There is a prevailing belief in this country, founded in its very birth as a nation, that our individual health and well-being are our personal responsibility, a direct result of the sum of our behaviors and actions.
Certainly this is true. However, to a larger or smaller extent for each of us, the opportunities for more healthful behaviors and actions, those more likely to lead to good health and well-being, are frequently unavailable.
As it does every year at this time, the Robert Wood Johnson Foundation released its annual ranking of the health of the nation’s counties. We again rank among the lowest in our state. So what does that say about Fresno County’s opportunities, behaviors, actions?
Dependent upon the differing circumstances into which we are born, we will, each of us, wind up with different ideas regarding what health and well-being means to us, different thoughts on its value and different knowledge as to how we should best achieve it.
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These different circumstances include the financial, educational, environmental and social stability of the home and neighborhood in which we grow. These, in turn, determine such things as the:
▪ Opportunities we each have for regular, quality preventive medical and mental health care
▪ Quality of our child care and preschool experience
▪ Stability and quality of our formal education , and whether or not need for special assistance and guidance is discovered and rendered as early as possible
▪ Quality, persistence, and consistency of education in matters of health and well-being throughout our school years
▪ Readiness of access to quality healthful foods and areas for safe, aesthetic physical activity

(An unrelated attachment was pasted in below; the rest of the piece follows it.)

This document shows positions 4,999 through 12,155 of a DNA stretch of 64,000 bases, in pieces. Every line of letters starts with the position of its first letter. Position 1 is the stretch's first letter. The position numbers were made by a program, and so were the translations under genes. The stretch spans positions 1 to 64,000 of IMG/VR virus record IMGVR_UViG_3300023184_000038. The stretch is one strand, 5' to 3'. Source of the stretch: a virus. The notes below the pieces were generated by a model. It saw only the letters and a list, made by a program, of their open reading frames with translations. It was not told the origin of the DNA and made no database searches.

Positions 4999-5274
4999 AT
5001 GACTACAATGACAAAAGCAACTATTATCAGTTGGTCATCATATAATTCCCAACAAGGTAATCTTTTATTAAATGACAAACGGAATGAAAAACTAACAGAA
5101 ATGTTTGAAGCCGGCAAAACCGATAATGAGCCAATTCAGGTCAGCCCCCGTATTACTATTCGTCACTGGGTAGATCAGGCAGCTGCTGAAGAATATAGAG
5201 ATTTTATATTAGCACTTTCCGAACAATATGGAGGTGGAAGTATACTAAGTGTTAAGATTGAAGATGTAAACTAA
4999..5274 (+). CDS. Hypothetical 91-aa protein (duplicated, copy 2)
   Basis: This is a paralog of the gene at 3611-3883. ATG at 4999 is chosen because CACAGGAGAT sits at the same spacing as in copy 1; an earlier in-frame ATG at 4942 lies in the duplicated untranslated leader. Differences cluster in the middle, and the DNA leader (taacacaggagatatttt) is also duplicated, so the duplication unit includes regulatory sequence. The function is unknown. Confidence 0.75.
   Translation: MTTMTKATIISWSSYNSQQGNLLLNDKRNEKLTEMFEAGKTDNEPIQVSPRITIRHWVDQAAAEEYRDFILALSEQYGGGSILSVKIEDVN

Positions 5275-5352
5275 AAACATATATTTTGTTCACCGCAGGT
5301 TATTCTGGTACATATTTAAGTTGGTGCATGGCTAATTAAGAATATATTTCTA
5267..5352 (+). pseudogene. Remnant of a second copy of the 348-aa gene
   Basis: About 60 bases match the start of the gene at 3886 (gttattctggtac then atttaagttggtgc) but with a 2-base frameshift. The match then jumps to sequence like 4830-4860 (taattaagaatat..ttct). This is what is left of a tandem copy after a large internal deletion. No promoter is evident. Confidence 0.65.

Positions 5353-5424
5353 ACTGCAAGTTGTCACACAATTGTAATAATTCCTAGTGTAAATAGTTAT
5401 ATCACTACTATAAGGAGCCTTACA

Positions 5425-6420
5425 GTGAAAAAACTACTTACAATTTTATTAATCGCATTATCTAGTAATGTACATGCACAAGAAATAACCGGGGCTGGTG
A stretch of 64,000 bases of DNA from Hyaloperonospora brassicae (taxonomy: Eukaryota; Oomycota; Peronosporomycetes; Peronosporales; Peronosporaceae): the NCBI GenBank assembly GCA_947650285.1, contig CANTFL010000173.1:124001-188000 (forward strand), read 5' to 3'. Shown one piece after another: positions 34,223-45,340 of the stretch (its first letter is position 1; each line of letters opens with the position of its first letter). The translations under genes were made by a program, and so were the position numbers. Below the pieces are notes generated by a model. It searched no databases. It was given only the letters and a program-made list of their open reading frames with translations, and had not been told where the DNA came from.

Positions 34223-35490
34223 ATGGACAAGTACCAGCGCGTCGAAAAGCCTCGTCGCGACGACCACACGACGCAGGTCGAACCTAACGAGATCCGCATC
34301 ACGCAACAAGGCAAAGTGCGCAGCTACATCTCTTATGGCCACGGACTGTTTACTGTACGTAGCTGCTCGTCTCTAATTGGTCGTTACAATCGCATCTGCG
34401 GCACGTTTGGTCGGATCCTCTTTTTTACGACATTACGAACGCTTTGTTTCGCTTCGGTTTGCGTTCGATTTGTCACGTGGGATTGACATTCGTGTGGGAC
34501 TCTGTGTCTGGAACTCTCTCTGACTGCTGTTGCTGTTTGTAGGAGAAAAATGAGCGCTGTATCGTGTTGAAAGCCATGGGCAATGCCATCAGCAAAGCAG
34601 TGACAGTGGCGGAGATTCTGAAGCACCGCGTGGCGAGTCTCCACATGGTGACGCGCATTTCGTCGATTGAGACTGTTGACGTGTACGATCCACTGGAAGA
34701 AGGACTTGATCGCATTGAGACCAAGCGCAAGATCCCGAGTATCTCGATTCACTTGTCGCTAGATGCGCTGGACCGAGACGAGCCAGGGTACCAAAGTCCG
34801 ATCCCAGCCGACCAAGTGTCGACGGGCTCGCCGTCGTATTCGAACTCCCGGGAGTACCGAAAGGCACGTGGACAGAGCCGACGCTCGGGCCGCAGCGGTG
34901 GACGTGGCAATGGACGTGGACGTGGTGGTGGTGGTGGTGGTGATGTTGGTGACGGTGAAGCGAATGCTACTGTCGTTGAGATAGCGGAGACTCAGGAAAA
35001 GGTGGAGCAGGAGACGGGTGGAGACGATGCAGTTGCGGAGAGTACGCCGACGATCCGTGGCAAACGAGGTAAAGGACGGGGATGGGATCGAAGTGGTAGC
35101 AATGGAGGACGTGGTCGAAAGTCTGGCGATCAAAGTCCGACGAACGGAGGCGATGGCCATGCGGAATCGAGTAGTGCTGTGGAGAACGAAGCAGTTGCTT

▪ Safety and wellness of our working environments
▪ Quality of our air and water
▪ Psychological and spiritual support we receive from our neighbors
We know these as “social determinants” of health. I have painted a clear picture of their effect on health and well-being when they are inequitably applied in an article on my To Your Health Fresno County webpage.
For three years as Fresno County Health Officer, I have worked with staff at the Fresno County Department of Public Health to develop a way of visualizing our, and our partners, respective roles in public health, which is our collective health and well-being. This visual symbol encompasses the role of our personal responsibility, along with the equal role society plays in ensuring our individual successes.
This concept we call the Eight Pillars of Public Health. Visualize a healthy, vibrant Fresno County as a massive, but carefully crafted structure. It is easy to see that its construction and on-going existence is strictly dependent upon each of its pillars bearing equally the weight of the structure.
I list these Eight Pillars of Public Health and what is required from each:
▪ Individuals must learn about, and adopt, regular physical activity, healthy eating habits and regular preventive care visits to medical providers and stress-reduction activities. We must avoid tobacco and drugs and use alcohol in moderation.
▪ Families must ensure a safe, loving, and supportive environment that fosters personal growth and individual self-sufficiency.
▪ Employers must adopt and emphasize safety and a culture of wellness in the workplace.
▪ Retailers must assure our community has ready and affordable access to healthful products and services, and limit marketing of unhealthy products and services.
▪ Health care providers must offer their patients every preventive intervention available, and make access to care as convenient as possible.
▪ Educators must assure that each student understands the full meaning and value of health.
▪ Community and spiritual leaders and media partners must empower the community to assess health needs and implement effective actions to address those needs.
▪ Public officials must assure that every decision and policy they make reflects a careful consideration of its public-health impact.
During this, National Public Health Week, there is an opportunity for us all to give serious thought to raising up our poor ranking among California’s counties.
With strong, aligned Pillars of Public Health, we can change this.
Dr. Ken Bird, M.D., M.P.H., is the Fresno County Health Officer, Fresno County Department of Public Health.